Wisest place for savings: Property hits 25-year low

Chinese property crisis slows economic growth

Consumer confidence; Chinese economic data

The Westpac-Melbourne Institute Index of Consumer Sentiment fell by 1 per cent to 104.3 in December. In the latest survey, just 7.3 per cent of consumers now regard real estate as the ‘wisest’ place for savings, a 25-year low. But the allocation to shares edged higher from 10.2 per cent in September to 10.4 per cent in December.

Chinese retail sales expanded at a 3.9 per cent annual rate in November (consensus: +4.7 per cent). Industrial production grew at a 3.8 per cent annual rate in November (consensus: +3.7 per cent). Fixed asset investment expanded by 5.2 per cent in the first eleven months of 2021 from the same period a year earlier (consensus: +5.4 per cent). The unemployment rate lifted from 4.9 per cent to 5 per cent.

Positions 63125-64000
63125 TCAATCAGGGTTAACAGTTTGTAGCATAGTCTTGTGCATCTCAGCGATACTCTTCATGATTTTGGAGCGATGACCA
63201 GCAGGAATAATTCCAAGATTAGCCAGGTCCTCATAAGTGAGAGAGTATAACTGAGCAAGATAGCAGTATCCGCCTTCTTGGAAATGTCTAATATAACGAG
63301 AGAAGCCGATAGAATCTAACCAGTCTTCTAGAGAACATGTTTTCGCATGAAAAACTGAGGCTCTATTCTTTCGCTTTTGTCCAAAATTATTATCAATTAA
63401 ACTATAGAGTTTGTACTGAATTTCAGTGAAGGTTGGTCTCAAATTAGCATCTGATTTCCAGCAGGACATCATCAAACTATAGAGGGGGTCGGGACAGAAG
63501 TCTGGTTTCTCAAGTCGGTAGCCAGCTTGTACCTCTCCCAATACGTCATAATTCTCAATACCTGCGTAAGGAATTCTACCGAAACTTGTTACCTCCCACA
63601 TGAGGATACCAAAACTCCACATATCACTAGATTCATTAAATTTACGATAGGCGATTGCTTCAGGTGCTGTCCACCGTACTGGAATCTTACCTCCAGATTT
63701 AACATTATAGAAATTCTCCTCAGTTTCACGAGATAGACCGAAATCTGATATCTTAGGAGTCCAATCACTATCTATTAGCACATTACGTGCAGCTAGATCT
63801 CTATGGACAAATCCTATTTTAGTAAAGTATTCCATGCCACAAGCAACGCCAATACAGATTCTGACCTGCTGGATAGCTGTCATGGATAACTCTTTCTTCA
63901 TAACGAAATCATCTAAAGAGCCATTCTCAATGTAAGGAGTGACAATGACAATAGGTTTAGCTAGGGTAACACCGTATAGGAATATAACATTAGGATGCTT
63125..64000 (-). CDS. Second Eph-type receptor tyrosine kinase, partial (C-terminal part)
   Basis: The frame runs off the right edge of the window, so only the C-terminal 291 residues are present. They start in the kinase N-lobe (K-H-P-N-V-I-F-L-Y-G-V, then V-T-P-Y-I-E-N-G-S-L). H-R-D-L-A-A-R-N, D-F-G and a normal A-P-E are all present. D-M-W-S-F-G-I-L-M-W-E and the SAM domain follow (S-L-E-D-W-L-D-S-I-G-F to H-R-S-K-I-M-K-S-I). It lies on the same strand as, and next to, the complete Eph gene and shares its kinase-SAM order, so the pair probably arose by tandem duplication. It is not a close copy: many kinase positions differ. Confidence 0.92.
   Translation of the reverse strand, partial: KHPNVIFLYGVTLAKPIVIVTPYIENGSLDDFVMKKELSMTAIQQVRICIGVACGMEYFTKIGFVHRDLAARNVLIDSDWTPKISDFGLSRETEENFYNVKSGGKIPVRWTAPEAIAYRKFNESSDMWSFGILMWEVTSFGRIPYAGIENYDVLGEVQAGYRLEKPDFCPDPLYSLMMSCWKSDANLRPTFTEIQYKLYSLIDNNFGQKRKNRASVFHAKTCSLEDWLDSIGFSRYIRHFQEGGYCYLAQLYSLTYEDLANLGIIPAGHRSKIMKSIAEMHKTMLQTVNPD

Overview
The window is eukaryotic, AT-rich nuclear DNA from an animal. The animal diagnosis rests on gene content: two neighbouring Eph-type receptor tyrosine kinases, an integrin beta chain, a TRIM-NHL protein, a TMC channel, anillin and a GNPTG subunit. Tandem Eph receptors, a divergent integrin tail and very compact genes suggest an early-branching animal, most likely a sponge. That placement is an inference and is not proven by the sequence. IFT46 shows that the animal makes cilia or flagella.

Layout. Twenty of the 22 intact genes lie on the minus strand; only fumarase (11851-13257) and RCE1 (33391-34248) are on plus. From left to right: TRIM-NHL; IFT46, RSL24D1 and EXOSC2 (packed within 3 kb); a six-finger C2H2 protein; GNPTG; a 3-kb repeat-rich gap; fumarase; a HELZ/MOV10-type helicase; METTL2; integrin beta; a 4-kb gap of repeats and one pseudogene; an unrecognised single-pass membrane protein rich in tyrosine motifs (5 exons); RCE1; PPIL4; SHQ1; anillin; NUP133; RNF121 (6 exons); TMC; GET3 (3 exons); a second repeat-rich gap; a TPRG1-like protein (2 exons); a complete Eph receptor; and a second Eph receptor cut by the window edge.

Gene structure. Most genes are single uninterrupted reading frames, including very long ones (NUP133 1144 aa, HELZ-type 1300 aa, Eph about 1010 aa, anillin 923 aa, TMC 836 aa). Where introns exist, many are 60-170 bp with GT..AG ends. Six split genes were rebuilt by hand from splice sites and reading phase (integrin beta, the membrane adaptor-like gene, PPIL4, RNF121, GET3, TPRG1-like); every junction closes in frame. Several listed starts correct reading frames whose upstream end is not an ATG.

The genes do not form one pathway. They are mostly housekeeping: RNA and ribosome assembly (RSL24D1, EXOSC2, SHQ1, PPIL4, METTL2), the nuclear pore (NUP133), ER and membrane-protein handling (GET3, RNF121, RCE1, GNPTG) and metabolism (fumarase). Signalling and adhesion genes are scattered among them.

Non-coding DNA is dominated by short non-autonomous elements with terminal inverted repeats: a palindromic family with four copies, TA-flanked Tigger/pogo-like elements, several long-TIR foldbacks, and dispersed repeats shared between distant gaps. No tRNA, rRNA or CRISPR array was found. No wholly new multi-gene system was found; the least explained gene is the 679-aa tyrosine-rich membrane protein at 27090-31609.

What does it all mean?

• Consumer sentiment, as measured by Westpac and the Melbourne Institute, fell by 1 per cent in December to a 4-month low of 104.3 points. Sentiment is down by 6.9 per cent on a year ago, but the number of optimists still outweigh the number of pessimists, with the index above its long-run average of 101.4.

• Four out of the five major components of the index decreased in December, with measures of consumer views on their family finances and the economy mostly lower, dipping between 6.3 per cent and 8.8 per cent. Only consumer views on their ‘finances, next 12 months’ (up 2.1 per cent) was positive in the month.